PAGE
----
Oat & Raisin Cookies

Oatmeal cookies make the house smell amazing (cinnamon, vanilla and oats, what a dreamy combo) and the kids adore them after school with a glass of oat milk. Ok, so they are not the healthiest snack, but the oats do make them slightly more wholesome than a regular chocolate chip cookie. We keep them vegan with our Naturli butter blocks and oat milk, but of course you can use your favourite butter (or even an odourless coconut oil at a pinch) and milk. These are a little crisp around the edges and perfectly chewy in the middle. Enjoy!

Liz x

Ingredients (make 12 large or 16 medium cookies)

  • 150g butter, cubed and at room temperature
  • 150g soft brown sugar
  • 100g plain flour
  • pinch of salt
  • 1 tsp cinnamon
  • 1 tsp vanilla
  • 1/2 tsp baking soda
  • 2 tbsp milk
  • 200g porridge oats
  • 50g raisins

Method

  1. Turn your oven on to 180C and find some large baking sheets – line with baking parchment.
  2. In a large mixing bowl, cream together the butter and sugar with an electric whisk (or give your arm a workout and use a wooden spoon) – it should get light and fluffy.
  3. Then add the milk, vanilla, cinnamon, salt and baking powder and mix well. Stir through the flour until it forms a rough, sticky dough, careful not to over-mix the flour. Lastly, stir in the oats and raisins.
  4. Use an ice-cream scoop or wet hands to form even balls. Space out on a lined baking sheet and bake for 10 minutes or until the balls have spread into cookies and are just taking on some colour around the edges. Leave the cookies to cool and set on the trays before moving as they will still be very soft at this stage.
  5. Store in an airtight container and enjoy within a week.

Classic Cookies

These are indulgent. That classic soft-in-the-middle, chewy-round-the-edges, outrageously decadent and incredibly moreish cookie that you just have to have sometimes! Perfect still warm with an ice cold glass of organic oat milk. Make them classic with chocolate chunks or play around with the flavours. I love switching out the chocolate for spicy slivers of stem ginger. My kids favourite version is white chocolate and raspberry (freeze dried raspberries work best for this although little swirls of raspberry jam don’t go amiss). I sometimes get the Rude Health Strawberry and raspberry granola when I’m not making my own, and stir through some of that for some added crunch and flavour. My husband can’t resist adding a big scoop of peanut butter to the dough when he makes this recipe. Peanut butter and chocolate might just be an unbeatable combination.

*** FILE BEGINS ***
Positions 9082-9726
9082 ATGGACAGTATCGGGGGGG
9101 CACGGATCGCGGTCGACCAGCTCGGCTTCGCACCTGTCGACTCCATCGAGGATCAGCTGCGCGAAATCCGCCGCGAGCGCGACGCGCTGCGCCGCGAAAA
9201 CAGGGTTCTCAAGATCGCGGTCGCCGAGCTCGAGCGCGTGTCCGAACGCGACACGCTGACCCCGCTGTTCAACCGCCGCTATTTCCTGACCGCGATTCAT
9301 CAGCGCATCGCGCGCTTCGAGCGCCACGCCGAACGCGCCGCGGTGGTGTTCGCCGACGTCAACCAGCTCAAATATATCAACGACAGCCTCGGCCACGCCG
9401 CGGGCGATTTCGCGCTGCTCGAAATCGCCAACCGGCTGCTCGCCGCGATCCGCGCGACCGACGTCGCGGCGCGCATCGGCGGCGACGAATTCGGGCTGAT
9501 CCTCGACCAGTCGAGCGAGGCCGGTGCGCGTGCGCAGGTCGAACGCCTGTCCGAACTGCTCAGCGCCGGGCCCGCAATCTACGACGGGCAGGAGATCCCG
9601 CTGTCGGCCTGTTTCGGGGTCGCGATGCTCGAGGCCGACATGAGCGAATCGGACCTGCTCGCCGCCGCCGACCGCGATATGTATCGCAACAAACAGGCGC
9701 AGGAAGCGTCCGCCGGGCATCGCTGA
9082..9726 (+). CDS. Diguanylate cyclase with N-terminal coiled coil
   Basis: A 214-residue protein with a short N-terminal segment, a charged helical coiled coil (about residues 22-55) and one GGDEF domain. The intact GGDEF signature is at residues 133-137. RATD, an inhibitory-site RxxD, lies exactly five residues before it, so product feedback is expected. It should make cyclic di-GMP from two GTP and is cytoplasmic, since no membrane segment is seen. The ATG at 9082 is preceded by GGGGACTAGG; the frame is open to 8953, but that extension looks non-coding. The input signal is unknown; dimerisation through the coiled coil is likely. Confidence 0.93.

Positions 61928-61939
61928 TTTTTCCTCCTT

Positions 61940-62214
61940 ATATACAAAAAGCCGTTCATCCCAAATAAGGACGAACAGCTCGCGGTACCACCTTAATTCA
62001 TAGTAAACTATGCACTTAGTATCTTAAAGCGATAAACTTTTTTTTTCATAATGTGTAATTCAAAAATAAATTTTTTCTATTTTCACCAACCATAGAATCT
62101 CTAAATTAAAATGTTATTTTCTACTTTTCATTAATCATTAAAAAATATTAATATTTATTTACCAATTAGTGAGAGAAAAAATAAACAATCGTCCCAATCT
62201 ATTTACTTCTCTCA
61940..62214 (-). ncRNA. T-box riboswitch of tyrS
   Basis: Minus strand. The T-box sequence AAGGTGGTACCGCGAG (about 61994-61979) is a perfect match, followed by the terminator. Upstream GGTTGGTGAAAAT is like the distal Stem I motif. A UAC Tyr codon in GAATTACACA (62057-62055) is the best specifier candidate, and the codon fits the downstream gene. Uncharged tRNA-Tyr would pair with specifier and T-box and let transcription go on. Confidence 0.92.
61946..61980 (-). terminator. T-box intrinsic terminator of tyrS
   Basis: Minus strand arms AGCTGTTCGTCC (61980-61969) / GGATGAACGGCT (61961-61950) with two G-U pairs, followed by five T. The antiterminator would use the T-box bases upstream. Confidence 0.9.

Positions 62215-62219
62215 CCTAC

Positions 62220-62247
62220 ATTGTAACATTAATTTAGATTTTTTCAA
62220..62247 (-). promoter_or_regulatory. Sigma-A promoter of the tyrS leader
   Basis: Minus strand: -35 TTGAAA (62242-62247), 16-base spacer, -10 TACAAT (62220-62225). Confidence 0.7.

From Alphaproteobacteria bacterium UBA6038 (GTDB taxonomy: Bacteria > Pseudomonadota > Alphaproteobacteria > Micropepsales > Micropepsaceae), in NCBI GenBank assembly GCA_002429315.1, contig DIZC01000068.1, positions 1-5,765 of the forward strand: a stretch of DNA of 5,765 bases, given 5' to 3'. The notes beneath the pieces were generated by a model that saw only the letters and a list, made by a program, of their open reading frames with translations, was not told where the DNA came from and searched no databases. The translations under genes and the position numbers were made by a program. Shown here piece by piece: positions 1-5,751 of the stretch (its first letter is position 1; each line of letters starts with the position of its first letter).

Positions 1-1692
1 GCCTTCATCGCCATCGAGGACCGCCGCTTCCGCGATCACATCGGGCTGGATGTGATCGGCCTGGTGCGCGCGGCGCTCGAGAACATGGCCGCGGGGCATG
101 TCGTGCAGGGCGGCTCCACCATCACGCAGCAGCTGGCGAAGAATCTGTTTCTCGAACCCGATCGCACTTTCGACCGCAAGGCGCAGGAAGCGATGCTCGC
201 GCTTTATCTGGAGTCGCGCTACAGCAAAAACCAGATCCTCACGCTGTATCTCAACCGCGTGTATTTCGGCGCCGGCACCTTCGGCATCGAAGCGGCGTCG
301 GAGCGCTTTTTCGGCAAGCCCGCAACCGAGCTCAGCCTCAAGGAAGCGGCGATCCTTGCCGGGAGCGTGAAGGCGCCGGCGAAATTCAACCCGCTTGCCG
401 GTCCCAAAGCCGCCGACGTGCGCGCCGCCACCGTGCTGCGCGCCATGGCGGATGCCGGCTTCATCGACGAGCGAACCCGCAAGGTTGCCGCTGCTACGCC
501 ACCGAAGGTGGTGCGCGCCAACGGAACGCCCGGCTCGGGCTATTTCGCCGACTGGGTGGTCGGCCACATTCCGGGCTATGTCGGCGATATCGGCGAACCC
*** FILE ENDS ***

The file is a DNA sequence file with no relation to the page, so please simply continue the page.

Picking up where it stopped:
What’s your favourite flavour of cookie? Have you made this recipe? Leave a comment below.

Cream together:

  • 200g margarine
  • 100g soft brown sugar
  • 100g caster sugar
  • 1 tsp vanilla

Cream the butter, sugars and vanilla together with a wooden spoon in a mixing bowl until it’s light and fluffy. Alternatively you could use an electric stand mixer with the ‘K’ attachment.

Then stir in:

Mix the dry ingredients together to ensure even distribution of the raising agents, then stir them through the creamed mixture in the bowl. Don’t over-mix, stop when the mixture is shaggy.

Then fold in:

Gently fold in the chocolate and milk. I like to keep it dairy free so use a dark chocolate and oat milk. The mixture should come together into a perfect cookie dough. Preheat the oven to 175C.

Scoop and bake:

Scoop out 12 equal lumps of dough onto two lined baking sheets. We sell a brilliant compostable baking paper (or invest in some reusable baking sheets). Ensure each lump of dough has enough space to spread out. Then bake in a hot oven for just 8 minutes or until the cookies have spread out and are just starting to colour around the edges.

Allow them to cool slightly before moving them onto a plate or cooling rack to cool completely. If you try to move them too early they will be too soft and are likely to break. Once they are completely cool you can store them in an airtight container for up to 5 days…as if they will last that long!

If you don’t want to cook all twelve cookies at once, you can refrigerate the dough in one big lump. Or better yet, divide it up and freeze it on a tray. Once the lumps of dough are frozen solid you can tip them into a box or bag in the freezer and take them out a few at a time whenever you have the urge for a freshly baked cookie. Bake them from frozen and just add a couple of minutes to the baking time.